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  • News & Blog Committee

Trust and Politics: the Race for a Vaccine

By Manuel Wallick

COVID-19 is still raging across much of the United States, and the death toll has recently passed 200,000 since the start of the pandemic. With a vaccine being the best hope of returning to normal, the country is anxious to see one get developed and produced. Public trust in a possible vaccine has declined due to the politicized nature of it, which could be a major issue when trust in a vaccine will be critical for Americans to receive it. This decrease in public trust is a result of political interference and questioning of the vaccine process.

President Trump has seen his political position drastically decline as a result of the pandemic and its effect on the American people. As a result, he has taken to pushing for a vaccine as soon as possible, his goal being to have one not only by the end of the year but before the November election. In recent days, the President has attacked both his own CDC Director and potential measures from the FDA in regards to vaccine development. The President responded to CDC Director Robert Redfield, who advised the country to continue wearing masks and that a vaccine would not be readily available, by saying, “When he said it, I believe he was confused.” Dr. Redfield stated that a vaccine may not be widely available until around the summer of 2021, and until then the best option is wearing masks. In response to the FDA’s aim to introduce tougher standards for a vaccine, the President called the standards a political move that he may reject. These actions only further erode public trust in any possible vaccine—a trust that will be critical in defeating the virus.

The President is not the only figure taking actions that could lend doubt to a possible vaccine. New York Governor Andrew Cuomo has recently announced that his state would review any data from the FDA on a possible vaccine before accepting it. This review process could further delay the arrival of a vaccine to the Empire State, the first major hotspot within the United States. Other Democrats have taken a different approach by saying that while they do not trust the Trump Administration, they would trust the experts and scientists. Presidential nominee and former Vice President Biden stated as much when asked about whether he would trust a vaccine. This has been the common response from Democrats relating to the President and a vaccine, and though not outrightly hostile, this is still a political response to the research and development of a vaccine.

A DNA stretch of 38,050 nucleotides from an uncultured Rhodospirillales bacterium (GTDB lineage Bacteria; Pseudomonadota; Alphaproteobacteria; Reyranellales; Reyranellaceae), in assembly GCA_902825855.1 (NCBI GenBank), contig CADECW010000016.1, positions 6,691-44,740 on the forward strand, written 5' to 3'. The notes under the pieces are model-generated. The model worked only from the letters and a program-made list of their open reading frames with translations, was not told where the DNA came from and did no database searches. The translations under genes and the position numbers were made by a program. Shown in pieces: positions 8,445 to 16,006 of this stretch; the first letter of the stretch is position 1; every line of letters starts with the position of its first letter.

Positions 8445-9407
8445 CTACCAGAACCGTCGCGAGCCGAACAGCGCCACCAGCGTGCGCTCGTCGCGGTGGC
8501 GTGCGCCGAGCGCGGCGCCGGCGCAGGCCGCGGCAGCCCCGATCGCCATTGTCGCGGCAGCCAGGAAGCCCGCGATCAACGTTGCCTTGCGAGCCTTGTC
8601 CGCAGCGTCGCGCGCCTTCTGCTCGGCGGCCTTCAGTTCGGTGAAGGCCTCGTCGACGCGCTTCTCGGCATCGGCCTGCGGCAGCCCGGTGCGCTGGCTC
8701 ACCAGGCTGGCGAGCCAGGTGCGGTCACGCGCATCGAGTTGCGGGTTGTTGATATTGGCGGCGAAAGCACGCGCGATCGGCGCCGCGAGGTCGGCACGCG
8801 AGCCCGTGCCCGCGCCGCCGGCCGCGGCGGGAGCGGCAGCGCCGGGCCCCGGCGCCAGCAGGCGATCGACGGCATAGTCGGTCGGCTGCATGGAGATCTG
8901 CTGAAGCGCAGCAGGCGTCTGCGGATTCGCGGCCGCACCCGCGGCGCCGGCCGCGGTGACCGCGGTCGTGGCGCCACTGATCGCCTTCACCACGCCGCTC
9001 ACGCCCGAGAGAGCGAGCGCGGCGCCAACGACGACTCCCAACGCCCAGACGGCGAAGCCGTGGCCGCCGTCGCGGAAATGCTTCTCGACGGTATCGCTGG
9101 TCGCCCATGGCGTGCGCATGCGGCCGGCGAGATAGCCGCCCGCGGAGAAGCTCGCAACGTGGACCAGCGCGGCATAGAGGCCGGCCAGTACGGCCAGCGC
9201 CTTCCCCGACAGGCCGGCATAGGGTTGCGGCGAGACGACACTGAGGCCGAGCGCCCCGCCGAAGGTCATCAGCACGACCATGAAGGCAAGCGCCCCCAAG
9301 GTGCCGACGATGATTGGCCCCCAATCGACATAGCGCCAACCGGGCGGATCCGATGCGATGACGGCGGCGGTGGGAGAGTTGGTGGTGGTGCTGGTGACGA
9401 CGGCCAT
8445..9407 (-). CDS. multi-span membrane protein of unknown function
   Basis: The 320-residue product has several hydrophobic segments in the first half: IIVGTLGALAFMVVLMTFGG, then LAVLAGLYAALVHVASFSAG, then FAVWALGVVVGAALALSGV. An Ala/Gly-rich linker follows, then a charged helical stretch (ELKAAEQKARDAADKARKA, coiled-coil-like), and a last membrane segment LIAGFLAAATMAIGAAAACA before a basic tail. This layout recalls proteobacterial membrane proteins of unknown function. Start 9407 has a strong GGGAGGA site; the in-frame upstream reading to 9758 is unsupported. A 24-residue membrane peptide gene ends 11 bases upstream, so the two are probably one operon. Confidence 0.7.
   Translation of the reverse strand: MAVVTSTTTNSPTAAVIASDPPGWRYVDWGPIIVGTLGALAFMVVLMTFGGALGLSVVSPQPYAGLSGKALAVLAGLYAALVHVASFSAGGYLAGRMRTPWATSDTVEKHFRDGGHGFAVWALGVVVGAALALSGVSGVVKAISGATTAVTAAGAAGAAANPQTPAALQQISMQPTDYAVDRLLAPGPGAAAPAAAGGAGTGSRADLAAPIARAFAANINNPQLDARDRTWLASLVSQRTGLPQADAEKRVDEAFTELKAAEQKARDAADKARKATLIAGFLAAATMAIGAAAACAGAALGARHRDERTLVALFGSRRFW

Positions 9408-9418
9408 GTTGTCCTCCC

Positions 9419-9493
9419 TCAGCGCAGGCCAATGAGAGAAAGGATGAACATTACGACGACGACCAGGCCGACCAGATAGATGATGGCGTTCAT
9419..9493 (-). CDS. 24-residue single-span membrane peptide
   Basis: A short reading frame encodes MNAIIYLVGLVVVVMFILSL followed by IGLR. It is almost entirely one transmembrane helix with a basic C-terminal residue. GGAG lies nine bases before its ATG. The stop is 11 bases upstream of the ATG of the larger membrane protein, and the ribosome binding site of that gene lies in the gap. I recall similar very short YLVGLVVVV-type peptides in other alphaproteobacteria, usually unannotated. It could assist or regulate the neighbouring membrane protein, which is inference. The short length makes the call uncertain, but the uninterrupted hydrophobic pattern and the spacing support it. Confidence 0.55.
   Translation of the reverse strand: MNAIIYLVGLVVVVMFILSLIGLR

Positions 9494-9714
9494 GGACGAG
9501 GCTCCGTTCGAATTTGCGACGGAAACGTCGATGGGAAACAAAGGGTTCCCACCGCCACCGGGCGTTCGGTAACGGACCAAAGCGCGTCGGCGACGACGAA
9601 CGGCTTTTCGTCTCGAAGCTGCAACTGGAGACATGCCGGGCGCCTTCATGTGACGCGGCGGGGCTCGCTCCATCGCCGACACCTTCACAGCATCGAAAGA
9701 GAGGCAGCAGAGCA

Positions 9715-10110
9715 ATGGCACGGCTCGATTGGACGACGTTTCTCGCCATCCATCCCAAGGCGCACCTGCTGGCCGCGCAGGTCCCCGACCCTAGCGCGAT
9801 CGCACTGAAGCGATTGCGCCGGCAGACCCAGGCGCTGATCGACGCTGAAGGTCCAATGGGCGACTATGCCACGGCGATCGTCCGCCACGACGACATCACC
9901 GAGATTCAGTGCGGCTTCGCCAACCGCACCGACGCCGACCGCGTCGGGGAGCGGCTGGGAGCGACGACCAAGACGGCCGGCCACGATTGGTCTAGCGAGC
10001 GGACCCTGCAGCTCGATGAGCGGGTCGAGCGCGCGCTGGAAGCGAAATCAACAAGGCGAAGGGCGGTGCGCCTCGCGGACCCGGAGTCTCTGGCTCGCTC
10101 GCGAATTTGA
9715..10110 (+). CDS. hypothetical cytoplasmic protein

While they are not outright questioning of a possible vaccine, these actions do create another layer of politicization to the process in which trust will be critical when a vaccine is developed. Some of the high ranking officials in the government have tried to respond to the various accusations and events over the last few weeks. As mentioned earlier, Dr. Robert Redfield once more advised the wearing of masks not just until a vaccine is developed, but well into next year to continue fighting the virus. Other notable responses include those of Dr. Anthony Fauci and FDA Commissioner Stephen Hahn who reaffirmed faith in both the science and vaccine process in front of Congress. Dr. Fauci sharply countered a series of pointed questions from Senator Rand Paul who he has had multiple run-ins with. Dr. Fauci responded to the various points made by the Senator before directly addressing him at the hearing. FDA Commissioner Hahn spoke up in favor of experts and scientists while also standing by his agency’s criteria for a vaccine. While the vaccine process has certainly been politicized and pressured, it is important to rely on experts and an eventual vaccine.

Manuel Wallick is a sophomore from Lexington, South Carolina, majoring in political science.

Note: The GW College Democrats News & Blog Committee’s mission is to highlight, empower, and facilitate the political expression of its members. As such, the views expressed in this article are based on the opinions of its author, and do not necessarily represent the views of the whole of GW College Democrats, its executive board, or its deputy director board.


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